US asks king and parties to settle differences
Senior US official says that United States was deeply concerned that Nepal's government still has no elected officials at any level.
A senior US official today said he met with Nepal's king and opposition leaders to express concern over the Himalayan country's political crisis and urge them to restore democracy.
Donald Camp, US deputy assistant secretary for South Asian affairs, said the United States was deeply concerned that Nepal's government still has no elected officials at any level.
"We would like to take this opportunity to encourage the king and the political party leaders to restore Nepal's democratic institutions and develop a unified strategy for resolving the political crisis and (communist) insurgency," Camp said.
Thousands of people have demonstrated in Kathmandu and elsewhere nearly every day since a campaign to restore democracy was stepped up last month.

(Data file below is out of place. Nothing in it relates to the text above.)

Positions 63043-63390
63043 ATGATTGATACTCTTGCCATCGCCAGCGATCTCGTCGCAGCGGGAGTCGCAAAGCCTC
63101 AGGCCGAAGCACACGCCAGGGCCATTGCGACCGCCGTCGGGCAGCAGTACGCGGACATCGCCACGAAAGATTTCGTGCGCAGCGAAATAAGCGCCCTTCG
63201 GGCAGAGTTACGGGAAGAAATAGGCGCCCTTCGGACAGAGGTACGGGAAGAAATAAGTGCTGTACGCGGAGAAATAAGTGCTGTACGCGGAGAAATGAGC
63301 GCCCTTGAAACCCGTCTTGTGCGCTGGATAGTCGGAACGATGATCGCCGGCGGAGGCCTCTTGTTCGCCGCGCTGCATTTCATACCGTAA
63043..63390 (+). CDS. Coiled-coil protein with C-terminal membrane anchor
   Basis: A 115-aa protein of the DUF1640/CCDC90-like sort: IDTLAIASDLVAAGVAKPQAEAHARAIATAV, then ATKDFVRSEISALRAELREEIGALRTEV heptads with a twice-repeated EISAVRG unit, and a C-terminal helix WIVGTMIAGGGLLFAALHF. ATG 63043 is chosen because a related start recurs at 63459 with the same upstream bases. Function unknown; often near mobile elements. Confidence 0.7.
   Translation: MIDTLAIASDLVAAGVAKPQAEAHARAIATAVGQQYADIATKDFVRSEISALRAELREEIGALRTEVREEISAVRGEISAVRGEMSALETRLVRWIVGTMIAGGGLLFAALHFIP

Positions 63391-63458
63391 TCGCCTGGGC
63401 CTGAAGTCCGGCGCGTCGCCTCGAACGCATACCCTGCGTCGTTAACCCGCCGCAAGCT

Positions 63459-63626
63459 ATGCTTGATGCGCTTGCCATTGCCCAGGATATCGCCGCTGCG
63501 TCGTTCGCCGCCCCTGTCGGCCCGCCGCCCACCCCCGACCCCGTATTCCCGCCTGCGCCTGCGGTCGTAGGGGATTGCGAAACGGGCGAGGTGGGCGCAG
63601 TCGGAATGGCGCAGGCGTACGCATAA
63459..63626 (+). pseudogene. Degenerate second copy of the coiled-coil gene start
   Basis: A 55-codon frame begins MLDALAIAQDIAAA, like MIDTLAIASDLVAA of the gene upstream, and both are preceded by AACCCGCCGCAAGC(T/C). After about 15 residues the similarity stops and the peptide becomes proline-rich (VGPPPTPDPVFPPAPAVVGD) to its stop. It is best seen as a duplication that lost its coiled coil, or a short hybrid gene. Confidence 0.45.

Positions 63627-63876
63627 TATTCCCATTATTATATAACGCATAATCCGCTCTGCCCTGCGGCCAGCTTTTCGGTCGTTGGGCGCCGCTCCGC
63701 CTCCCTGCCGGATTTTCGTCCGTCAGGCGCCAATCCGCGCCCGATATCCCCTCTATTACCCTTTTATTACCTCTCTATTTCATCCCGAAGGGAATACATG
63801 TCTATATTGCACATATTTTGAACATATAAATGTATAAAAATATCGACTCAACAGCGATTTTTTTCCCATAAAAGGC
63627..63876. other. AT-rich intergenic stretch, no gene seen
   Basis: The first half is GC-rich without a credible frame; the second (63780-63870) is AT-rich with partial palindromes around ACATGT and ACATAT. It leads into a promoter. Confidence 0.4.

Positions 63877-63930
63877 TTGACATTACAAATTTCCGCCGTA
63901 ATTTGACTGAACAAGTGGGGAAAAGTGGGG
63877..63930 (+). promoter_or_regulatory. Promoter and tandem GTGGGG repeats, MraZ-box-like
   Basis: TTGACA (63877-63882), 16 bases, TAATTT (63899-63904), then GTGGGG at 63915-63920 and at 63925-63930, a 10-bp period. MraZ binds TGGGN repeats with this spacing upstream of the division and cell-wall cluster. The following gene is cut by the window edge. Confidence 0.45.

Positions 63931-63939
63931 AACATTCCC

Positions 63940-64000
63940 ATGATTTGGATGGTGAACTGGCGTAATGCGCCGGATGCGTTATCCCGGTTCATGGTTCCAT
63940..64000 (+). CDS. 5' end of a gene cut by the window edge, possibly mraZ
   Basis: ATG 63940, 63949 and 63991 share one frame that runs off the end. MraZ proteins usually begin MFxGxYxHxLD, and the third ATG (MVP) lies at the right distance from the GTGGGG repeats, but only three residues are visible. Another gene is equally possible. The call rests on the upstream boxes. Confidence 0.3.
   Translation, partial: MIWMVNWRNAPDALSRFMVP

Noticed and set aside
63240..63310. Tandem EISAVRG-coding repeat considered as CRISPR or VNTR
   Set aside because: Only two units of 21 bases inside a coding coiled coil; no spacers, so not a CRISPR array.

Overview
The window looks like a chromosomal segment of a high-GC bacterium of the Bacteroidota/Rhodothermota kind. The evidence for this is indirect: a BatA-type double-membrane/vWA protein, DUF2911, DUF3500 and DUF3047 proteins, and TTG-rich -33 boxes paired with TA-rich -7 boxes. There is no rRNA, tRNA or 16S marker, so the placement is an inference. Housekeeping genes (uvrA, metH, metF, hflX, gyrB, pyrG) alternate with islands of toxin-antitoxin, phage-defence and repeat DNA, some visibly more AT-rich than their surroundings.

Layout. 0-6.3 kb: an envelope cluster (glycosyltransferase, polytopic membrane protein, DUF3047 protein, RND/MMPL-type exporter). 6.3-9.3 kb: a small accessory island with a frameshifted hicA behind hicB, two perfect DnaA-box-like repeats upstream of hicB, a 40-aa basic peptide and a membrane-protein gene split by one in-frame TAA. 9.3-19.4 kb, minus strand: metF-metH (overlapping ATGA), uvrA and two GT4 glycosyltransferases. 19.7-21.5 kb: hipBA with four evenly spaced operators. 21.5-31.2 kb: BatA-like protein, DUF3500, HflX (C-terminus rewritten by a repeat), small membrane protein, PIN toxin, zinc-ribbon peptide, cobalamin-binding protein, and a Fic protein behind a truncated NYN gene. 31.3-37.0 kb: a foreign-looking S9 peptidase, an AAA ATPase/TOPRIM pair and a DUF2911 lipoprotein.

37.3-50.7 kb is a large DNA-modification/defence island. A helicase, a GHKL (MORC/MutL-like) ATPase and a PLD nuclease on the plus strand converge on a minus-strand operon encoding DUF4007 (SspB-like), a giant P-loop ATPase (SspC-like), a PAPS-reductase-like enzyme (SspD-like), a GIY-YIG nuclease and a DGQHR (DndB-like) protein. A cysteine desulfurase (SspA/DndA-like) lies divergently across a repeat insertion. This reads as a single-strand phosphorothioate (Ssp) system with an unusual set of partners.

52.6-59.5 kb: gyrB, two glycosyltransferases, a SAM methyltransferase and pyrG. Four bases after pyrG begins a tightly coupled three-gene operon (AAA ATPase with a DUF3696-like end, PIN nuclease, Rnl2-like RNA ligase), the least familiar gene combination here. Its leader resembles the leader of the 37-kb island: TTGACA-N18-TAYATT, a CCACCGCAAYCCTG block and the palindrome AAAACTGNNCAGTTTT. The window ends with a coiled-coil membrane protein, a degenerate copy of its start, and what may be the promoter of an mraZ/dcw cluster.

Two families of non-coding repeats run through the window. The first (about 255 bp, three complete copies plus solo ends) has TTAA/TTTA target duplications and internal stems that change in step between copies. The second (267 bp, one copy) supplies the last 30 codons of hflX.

Some of the rallies, organized by Nepal's five largest political parties, have turned violent and scores of people have been injured. Thousands have been detained.
Camp is in Nepal to take part in a two-day international donor's meeting in Kathmandu.
He said he met King Gyanendra yesterday and other political leaders today and asked them to narrow their differences and work together to settle the country's communist insurgency.